MILLHAUSER: My God, of course - everything I look at is only half of what is there. That is my sense of life in general, as something wondrously filled with all sorts of things that we don't know.

PFEIFFER: You really do think about the world in ways quite different than many other people. Are you aware of that?

MILLHAUSER: Well, as I was speaking to you, I thought, this sounds strange, as if I'm a philosopher pondering things over and over again.

PFEIFFER: (Laughter).

MILLHAUSER: I'm not really that way. This happens within - something takes place when I get an idea for a story. By the way, the impulse to a story, the thing that makes an idea for a story feel urgent and necessary, is a mystery that I do not even pretend to understand. It's more primitive than the kinds of ideas that we're discussing here.

PFEIFFER: I was torn about whether to be honest with you about this, but sometimes I would finish some of your stories and be unclear what it was supposed to mean. Do all of them have a meaning?

MILLHAUSER: I think that's a very fair question because I put it to myself sometimes. And whenever I finish writing a story, I'll show it to friends, then I'll put it aside for a while. After several months in a drawer, the story will come out, and I'll read it again. And I will sometimes - not always, but sometimes - ask myself, what does that mean? Do I like the idea that I can't put my finger on exactly why I ended that way? And in certain instances, I may enter a revision.

And in other instances, I'll think, no. What I wanted to be clear is absolutely clear. And if it moves into some territory that I don't entirely understand, that's a gift of the story, and I accept it. It's all right. It means the story isn't exhaustible. And so long as I'm not using that as an excuse for a story that has gone awry in some way, I actively like the fact that there is some mystery even to me, the author, lingering at the end of the story, as if that justifies my sense of the mystery that drew me into the story in the first place.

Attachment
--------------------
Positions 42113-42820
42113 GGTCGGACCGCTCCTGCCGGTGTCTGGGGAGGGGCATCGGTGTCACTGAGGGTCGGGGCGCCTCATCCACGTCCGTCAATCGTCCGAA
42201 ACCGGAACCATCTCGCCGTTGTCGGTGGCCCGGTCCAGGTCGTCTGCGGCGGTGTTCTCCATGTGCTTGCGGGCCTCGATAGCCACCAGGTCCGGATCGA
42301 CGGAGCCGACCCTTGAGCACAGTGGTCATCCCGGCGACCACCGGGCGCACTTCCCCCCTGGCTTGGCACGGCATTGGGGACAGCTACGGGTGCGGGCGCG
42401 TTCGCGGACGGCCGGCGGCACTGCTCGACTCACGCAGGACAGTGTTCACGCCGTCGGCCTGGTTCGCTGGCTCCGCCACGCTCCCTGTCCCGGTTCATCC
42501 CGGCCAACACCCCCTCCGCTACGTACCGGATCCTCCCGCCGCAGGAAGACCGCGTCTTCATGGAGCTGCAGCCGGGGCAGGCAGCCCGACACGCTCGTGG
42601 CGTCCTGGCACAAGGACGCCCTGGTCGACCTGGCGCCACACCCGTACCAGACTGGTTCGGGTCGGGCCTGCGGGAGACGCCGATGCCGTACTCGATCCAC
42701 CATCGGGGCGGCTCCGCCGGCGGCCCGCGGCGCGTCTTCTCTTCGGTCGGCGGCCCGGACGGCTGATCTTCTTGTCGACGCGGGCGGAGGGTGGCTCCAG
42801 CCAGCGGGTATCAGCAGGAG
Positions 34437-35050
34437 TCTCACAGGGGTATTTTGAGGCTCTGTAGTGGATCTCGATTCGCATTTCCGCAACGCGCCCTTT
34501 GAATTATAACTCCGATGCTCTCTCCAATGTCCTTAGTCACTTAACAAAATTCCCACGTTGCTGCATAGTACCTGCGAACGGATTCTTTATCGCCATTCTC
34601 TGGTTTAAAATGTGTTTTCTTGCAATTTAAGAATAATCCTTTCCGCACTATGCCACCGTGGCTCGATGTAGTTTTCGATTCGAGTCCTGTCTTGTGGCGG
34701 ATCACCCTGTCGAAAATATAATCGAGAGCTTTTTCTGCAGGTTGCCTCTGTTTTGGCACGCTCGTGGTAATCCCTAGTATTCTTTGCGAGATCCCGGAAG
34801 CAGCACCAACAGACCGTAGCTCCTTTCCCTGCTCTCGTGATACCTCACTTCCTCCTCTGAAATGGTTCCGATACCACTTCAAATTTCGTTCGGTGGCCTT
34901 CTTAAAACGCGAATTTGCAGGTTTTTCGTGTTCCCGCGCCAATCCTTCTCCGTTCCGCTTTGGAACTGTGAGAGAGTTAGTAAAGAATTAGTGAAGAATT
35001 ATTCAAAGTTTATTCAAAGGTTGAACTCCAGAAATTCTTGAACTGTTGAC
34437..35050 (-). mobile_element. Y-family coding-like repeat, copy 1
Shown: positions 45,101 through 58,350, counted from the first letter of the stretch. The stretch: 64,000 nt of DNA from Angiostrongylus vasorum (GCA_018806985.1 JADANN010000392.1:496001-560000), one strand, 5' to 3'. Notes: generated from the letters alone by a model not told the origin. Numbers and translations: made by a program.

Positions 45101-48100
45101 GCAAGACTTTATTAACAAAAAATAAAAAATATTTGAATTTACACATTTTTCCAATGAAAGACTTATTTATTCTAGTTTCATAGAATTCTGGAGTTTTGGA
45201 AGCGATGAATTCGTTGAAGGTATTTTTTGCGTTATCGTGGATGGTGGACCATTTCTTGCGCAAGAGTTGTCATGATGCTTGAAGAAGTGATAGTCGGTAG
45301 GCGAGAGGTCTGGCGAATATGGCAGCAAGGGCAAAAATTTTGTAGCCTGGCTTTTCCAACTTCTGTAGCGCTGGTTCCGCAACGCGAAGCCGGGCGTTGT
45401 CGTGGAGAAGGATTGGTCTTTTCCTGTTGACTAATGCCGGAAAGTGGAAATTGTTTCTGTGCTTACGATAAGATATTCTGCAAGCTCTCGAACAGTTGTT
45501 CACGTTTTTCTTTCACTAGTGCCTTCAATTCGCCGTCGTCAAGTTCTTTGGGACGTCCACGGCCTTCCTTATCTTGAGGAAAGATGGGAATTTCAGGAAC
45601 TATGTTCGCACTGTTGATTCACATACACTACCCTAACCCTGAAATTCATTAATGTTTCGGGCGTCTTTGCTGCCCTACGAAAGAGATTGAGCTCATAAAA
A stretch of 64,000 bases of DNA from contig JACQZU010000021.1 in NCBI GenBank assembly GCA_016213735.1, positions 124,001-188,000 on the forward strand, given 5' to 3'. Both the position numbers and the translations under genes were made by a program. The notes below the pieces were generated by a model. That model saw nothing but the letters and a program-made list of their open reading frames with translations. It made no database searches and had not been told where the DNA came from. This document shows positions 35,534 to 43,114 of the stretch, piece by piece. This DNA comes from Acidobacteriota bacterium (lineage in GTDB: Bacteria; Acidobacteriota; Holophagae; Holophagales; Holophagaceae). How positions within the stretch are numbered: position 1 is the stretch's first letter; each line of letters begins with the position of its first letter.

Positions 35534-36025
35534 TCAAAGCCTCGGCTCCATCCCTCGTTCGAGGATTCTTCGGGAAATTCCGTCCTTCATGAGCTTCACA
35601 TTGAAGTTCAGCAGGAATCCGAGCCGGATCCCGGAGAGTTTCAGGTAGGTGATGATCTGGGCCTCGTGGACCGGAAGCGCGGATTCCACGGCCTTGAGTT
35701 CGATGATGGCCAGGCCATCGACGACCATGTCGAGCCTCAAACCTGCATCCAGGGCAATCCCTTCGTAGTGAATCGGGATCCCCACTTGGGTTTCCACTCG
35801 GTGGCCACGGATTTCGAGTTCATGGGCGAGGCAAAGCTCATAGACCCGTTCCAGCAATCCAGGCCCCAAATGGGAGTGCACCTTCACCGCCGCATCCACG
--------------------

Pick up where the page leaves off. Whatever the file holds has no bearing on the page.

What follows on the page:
PFEIFFER: I love that answer. So if I was scratching my head a little bit at the end of reading some of them, I shouldn't feel bad is what sounds like you're saying.

MILLHAUSER: No, no. And you should put it aside and then return to it.

PFEIFFER: (Laughter) You know, several of your stories actually left me feeling slightly unsettled, a little viscerally uneasy. Is that the effect you go for?

MILLHAUSER: (Laughter) If you have to go to your medicine cabinet...

PFEIFFER: (Laughter).

MILLHAUSER: ...I would feel guilty.

PFEIFFER: It wasn't that bad (laughter).

MILLHAUSER: And I will pay for that medication. But unsettled in a way that is not just irritation is fine with me. A story that just makes you feel soothed and satisfied, might as well watch a - I don't know - rom-com on TV. But if a story makes you question certain things that you've taken for granted, I think that's ideal. It shows you that the world is not necessarily more disturbing, but more complex than you had assumed. And that, I would argue, is a good thing.

PFEIFFER: That's Steven Millhauser. His new collection of short stories is called "Disruptions." Steven, thank you again for talking with us.

MILLHAUSER: Thank you.

(SOUNDBITE OF MUSIC) Transcript provided by NPR, Copyright NPR.

NPR transcripts are created on a rush deadline by an NPR contractor. This text may not be in its final form and may be updated or revised in the future. Accuracy and availability may vary. The authoritative record of NPR’s programming is the audio record.

Sarah Handel
[Copyright 2024 NPR]
Sacha Pfeiffer is a correspondent for NPR's Investigations team and an occasional guest host for some of NPR's national shows.